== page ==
Type of Document Dissertation Author Jeong, Gi Young Author's Email Address email@example.com URN etd-11132008-114908 Title Tensile Properties of Loblolly Pine Strands Using Digital Image Correlation and Stochastic Finite Element Method Degree PhD Department Wood Science and Forest Products Advisory Committee
Advisor Name Title Hindman, Daniel P. Committee Chair Loferski, Joseph R. Committee Member Thangjitham, Surot Committee Member Watson, Layne T. Committee Member Zink-Sharp, Audrey G. Committee Member Keywords
- digital image correlation (DIC)
- wood strands
Date of Defense 2008-10-30 Availability unrestricted AbstractPrevious modeling of wood materials has included many assumptions of unknown mechanical properties associated with the hierarchical structure of wood. The experimental validation of previous models did not account for the variation of mechanical properties present in wood materials. Little research has explored the uncertainties of mechanical properties in earlywood and latewood samples as well as wood strands. The goal of this study was to evaluate the effect of the intra-ring properties and grain angles on the modulus of elasticity (MOE) and ultimate tensile strength (UTS) of different orientation wood strands and to analyze the sensitivity of the MOE and UTS of wood strands with respect to these variables.
Tension testing incorporating digital image correlation (DIC) was employed to measure the MOE and UTS of earlywood and latewood bands sampled from growth ring numbers 1-10 and growth ring numbers 11-20. A similar technique adjusted for strand size testing was also applied to measure the MOE and UTS of different orientation wood strands from the two growth ring numbers. The stochastic finite element method (SFEM) was used with the results from the earlywood and latewood testing as inputs to model the mechanical property variation of loblolly pine wood strands. A sensitivity analysis of the input parameters in the SFEM model was performed to identify the most important parameters related to mechanical response.
Modulus of elasticity (MOE), Poisson ratio, and ultimate tensile strength (UTS) from earlywood and latewood generally increased as the growth ring number increased except for the UTS of latewood, which showed a slight decrease. MOE and UTS from radial, tangential, and angled grain orientation strands increased as the growth ring numbers increased while MOE and UTS from cross-grain strands decreased as the growth ring number increased. Shear modulus of wood strands increased as the growth ring number increased while shear strength decreased as the growth ring number increased. Poisson ratio from radial and angled grain strands decreased as the growth ring number increased while Poisson ratio from tangential and cross grain orientation strands increased as the growth ring number increased.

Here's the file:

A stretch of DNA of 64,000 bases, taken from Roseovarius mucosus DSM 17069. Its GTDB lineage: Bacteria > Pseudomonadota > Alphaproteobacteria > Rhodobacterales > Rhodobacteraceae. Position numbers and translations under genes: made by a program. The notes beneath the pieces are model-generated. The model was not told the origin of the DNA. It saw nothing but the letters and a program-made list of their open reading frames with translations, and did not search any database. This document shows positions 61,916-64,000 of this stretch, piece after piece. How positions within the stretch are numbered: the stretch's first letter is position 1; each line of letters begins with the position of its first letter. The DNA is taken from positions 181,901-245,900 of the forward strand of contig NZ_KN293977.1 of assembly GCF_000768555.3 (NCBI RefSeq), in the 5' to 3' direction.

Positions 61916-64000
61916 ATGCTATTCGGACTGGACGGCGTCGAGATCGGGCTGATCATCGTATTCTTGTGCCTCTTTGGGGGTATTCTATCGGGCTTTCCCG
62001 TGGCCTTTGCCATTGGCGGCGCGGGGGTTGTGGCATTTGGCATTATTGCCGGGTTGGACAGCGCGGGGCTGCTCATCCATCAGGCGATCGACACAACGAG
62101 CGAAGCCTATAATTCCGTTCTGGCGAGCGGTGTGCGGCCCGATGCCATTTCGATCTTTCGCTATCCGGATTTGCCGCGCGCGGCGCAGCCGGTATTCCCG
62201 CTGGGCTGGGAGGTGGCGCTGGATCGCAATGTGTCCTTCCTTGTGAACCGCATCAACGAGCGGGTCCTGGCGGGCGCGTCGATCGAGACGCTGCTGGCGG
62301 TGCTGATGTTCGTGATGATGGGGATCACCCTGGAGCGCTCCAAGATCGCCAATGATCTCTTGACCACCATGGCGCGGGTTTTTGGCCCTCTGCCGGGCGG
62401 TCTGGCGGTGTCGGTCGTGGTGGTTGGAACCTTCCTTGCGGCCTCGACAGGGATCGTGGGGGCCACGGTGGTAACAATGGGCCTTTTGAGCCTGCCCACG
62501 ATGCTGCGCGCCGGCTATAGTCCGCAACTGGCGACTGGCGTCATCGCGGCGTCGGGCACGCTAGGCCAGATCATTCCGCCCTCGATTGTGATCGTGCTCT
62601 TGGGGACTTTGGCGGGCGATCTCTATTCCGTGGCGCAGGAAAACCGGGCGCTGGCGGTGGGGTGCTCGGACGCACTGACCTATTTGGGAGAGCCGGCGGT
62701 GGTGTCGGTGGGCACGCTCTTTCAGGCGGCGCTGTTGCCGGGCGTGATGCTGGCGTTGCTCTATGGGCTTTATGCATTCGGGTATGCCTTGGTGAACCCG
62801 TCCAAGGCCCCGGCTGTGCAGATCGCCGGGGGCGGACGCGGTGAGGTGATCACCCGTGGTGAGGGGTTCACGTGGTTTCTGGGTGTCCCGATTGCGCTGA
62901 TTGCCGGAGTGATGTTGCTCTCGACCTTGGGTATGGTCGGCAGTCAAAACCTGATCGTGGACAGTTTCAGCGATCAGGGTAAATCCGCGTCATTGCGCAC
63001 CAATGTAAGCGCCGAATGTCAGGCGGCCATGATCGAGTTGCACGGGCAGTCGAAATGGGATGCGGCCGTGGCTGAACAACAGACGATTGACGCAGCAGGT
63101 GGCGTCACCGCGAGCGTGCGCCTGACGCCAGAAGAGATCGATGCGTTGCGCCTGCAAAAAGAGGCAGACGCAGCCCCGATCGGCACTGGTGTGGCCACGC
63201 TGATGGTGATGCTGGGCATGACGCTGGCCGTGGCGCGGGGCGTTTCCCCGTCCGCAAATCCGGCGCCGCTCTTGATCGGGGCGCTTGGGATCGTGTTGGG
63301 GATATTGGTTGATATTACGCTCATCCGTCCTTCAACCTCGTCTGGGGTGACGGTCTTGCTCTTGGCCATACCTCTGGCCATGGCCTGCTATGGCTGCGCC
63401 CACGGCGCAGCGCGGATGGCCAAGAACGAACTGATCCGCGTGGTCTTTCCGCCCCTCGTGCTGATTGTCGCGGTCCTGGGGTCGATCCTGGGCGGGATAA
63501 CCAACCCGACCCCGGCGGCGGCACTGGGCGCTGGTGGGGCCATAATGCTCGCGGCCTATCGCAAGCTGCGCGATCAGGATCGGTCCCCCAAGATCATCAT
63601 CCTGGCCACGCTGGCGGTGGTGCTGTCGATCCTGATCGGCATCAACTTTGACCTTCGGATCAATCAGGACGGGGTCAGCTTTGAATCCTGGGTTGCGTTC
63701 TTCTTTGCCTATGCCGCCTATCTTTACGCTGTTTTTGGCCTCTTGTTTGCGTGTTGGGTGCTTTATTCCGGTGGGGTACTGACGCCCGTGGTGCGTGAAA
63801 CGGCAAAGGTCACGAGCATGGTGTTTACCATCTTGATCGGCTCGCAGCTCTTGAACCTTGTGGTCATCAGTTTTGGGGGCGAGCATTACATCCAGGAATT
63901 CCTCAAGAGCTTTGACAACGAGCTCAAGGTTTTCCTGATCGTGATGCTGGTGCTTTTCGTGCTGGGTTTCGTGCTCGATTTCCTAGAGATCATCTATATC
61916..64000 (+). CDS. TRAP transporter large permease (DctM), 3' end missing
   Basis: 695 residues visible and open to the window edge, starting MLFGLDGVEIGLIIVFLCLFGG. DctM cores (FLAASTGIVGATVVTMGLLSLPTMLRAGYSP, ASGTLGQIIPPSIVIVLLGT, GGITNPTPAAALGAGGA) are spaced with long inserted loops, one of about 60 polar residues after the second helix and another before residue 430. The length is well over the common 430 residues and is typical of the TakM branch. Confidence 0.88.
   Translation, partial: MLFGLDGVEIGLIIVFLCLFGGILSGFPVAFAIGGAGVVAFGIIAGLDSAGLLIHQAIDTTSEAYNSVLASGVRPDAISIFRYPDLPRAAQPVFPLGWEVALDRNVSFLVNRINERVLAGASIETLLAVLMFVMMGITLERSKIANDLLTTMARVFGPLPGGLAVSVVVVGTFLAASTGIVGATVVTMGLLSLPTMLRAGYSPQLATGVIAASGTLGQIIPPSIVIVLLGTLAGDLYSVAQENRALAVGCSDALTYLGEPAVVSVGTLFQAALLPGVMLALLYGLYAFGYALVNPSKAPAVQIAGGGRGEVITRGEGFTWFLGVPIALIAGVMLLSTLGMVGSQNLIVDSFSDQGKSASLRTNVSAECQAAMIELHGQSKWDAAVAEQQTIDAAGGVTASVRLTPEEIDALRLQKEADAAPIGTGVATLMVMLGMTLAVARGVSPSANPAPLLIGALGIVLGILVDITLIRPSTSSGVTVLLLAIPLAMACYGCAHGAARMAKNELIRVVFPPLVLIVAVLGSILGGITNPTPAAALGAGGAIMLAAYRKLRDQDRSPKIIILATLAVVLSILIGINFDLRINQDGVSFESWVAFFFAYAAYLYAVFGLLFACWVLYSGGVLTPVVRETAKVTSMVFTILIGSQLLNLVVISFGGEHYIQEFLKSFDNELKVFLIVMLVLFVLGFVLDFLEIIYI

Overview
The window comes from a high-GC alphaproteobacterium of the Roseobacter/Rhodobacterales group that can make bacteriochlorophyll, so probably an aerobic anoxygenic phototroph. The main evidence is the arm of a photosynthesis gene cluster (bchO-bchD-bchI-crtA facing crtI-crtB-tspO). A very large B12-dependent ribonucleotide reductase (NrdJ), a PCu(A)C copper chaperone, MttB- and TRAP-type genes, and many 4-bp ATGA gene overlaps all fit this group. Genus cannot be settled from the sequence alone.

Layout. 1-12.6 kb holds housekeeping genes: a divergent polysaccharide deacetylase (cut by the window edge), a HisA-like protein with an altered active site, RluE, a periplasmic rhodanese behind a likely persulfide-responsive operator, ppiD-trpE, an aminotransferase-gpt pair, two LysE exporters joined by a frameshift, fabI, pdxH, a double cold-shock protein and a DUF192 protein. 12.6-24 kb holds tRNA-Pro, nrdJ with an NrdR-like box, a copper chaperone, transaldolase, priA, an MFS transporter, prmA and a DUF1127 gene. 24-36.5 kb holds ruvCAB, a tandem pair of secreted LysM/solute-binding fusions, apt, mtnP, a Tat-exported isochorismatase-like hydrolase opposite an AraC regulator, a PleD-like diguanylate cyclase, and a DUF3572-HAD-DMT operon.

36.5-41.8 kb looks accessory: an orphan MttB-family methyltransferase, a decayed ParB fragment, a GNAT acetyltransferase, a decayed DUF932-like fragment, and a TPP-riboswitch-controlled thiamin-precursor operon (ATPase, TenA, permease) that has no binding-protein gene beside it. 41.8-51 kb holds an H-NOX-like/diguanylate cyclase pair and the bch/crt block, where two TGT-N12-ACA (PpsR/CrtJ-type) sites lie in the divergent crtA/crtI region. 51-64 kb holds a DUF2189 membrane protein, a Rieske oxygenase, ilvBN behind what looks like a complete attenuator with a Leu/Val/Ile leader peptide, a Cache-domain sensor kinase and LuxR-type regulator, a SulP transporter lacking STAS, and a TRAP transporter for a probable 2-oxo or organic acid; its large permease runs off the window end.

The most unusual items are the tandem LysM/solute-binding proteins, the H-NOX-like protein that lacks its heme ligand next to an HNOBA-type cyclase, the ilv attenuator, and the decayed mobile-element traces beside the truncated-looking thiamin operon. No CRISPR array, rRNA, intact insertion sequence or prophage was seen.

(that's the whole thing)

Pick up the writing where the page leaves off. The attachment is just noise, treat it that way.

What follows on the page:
The difference of average MOE from different grain strands between experimental results and SFEM results ranged from 0.96% to 22.31%. The cumulative probability distribution curves from experimental tests and SFEM results agreed well except for the radial grain models from growth ring numbers 11-20. From sensitivity analysis, earlywood MOE was the most important contributing factor to the predicted MOE from different grain orientation strand models. From the sensitivity analysis, earlywood and latewood participated differently in the computation of MOE of different grain orientation strand models. The predicted MOE was highly associated with the strain distribution caused by different orientation strands and interaction of earlywood and latewood properties. In general, earlywood MOE had a greater effect on the predicted MOE of wood strands than other SFEM input parameters.
The difference in UTS between experimental and SFEM results ranged from 0.09% to 11.09%. Sensitivity analysis showed that grain orientation and growth ring number influenced the UTS of strands. UTS of strands from growth ring numbers 1-10 showed strength indexes (Xt, Yt, and S) to be the dominant factors while UTS of strands from growth ring numbers 11-20 showed both strength indexes and stress components (σ1, σ2, and τ12) to be the dominant factors. Grain orientations of strands were a strong indicator of mechanical properties of wood strands.
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